Fans were treated to individual displays of both vocal and musical dexterity, Robinson’s solo version of ”ËœAlexandra Leaving’ was followed by the Webb sisters stunning rendition of ”ËœComing Back to You’. Personal highlights were getting to hear ”ËœThe Partisan’ and ”ËœWaiting for the Miracle’. It is also worth mentioning that hearing ”ËœHallelujah’ as it is meant to be sung is a wonderful and memorable experience which no amount of X-Factor associations will ever dilute nor take away.

Cohen quipped at the start of the show that earlier in the day he had read an article about himself in one of the Irish newspapers which stated that ”ËœAfter a 15 year absence, Leonard Cohen returned to Ireland. Now we can’t get rid of him.’

I for one hope that we never do.

Setlist was as follows:
Dance Me to the End of Love
The Future
Bird on the Wire
Everybody Knows
Who by Fire
Darkness
Sisters of Mercy
Amen
Come Healing
In My Secret Life
Going Home
Waiting for the Miracle
Lights As The Breeze
Anthem

Tower of Song
Suzanne
Night Comes On
Heart with No Companion
The Gypsy’s Wife
The Partisan
Democracy
Coming Back to You (performed by the Webb Sisters)
Alexandra Leaving (performed by Sharon Robinson)
I’m Your Man
Hallelujah
Take This Waltz
Encore
So Long, Marianne
First We Take Manhattan
Famous Blue Raincoat
If It Be Your Will
Closing Time

(NB: This was my third time seeing Cohen. I was also in attendance of the Hal Willner event, which was remarkable and brilliant in its own right.)

All words by Colin McCracken. You can read more of his Louder Than War articles HERE
He writes about movies HERE and lurks about on Twitter HERE

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Colin McCracken is an Irish writer and cinematic obsessive who writes extensively about movies on a daily basis for his website Zombiehamster.com. He is equally passionate about vinyl (he used to run an independent record store), literature, live music and film soundtracks. He can also be found regularly on twitter as @zombiehamster.

3 COMMENTS

  1. Overall this concert was quite flat – a lot of good stuff but no real high points.

    A big contributor here was the poor seating layout at RHK – a few hundred rows of flat seating going straight back with the banked seating in a straight line at the rear. Contrast that with Lissadell where the banked seating was much closer to the stage and wrapped around the arena. At the RHK there was no sense of a shared experience, and this was evident from the crowd reaction – very muted compared with a normal Cohen event.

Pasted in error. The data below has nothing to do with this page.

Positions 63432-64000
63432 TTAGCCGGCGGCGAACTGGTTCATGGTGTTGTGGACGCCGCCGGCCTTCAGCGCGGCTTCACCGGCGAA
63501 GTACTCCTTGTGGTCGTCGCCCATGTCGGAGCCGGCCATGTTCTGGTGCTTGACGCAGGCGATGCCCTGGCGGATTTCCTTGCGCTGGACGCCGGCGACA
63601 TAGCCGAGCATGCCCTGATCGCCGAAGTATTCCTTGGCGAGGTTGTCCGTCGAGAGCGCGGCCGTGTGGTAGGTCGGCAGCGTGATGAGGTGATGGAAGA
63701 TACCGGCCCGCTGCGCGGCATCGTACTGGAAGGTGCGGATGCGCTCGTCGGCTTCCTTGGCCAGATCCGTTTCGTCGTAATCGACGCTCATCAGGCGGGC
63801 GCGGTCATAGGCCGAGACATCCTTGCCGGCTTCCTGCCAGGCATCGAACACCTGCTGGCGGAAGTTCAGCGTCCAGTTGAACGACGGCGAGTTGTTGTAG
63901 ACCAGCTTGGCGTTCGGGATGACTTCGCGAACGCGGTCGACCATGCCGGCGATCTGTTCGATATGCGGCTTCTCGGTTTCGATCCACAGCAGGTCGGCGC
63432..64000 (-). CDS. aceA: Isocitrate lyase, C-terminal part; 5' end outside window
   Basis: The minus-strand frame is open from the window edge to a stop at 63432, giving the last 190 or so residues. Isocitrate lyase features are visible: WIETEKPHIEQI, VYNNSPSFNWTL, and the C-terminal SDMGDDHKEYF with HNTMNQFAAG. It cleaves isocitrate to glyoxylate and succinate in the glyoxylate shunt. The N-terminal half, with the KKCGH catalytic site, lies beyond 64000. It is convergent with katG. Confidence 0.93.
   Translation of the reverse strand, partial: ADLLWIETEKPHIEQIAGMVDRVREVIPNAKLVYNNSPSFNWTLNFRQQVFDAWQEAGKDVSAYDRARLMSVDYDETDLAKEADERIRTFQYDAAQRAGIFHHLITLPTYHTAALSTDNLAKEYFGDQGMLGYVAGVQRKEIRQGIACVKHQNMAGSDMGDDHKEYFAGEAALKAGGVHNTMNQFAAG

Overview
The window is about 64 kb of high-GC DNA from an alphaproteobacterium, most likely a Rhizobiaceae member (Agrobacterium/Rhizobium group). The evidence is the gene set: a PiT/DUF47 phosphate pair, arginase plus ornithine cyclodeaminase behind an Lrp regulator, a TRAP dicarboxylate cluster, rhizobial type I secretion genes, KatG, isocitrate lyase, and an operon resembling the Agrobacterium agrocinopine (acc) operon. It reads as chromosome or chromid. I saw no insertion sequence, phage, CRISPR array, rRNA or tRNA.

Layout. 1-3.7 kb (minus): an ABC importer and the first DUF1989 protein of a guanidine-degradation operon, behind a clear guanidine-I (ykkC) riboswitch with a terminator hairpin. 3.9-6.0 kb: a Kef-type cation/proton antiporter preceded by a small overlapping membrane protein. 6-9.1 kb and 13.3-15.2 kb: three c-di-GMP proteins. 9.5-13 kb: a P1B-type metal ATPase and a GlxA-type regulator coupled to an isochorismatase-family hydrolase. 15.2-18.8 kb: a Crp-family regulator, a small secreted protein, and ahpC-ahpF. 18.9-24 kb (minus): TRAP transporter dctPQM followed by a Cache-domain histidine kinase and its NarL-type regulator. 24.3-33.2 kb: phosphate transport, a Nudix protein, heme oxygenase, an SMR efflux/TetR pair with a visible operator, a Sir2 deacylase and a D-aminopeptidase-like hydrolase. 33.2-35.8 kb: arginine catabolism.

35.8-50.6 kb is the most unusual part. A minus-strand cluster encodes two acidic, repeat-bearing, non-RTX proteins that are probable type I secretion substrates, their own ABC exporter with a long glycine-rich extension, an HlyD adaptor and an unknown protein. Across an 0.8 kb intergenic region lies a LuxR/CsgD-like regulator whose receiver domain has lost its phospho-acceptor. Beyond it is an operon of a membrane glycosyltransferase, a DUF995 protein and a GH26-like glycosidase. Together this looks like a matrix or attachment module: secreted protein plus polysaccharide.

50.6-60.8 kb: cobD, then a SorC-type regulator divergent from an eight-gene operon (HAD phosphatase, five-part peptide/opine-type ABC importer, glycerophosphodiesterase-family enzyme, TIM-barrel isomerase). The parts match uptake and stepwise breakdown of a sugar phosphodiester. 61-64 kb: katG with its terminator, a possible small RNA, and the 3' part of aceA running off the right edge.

The other big gap was the absence of Dino Soldo. The band so badly needed the richness and variety that his playing and instrumentation brings. The music was good, but as Eamonn Dunphy would say , not great.

    Finally, and this is no one’s fault, it was a damn cold night, and for the first time ever I, and I think many others, was happy the concert finished on time.
    Leonard was in superb form, but even his efforts couldn’t overcome the poor setting and the shortcoming in the band

  2. I flew into the country to see the show with a dear friend and it far far far exceeded all my expectations. I found the show to be exceptional. From the sound quality to the staging, song set choice, to the audience. We truly enjoyed it all.

    The level of professionalism Mr. Cohen displayed was exemplary. I felt it an honour to be present at the show Tuesday night.

    It was definitely a cold night, but a hot time, and I for one did not feel like a beautiful looser :)
    Kol Ha Kavod

    Scott Lawrence
    Jerusalem Israel-Sept, 2012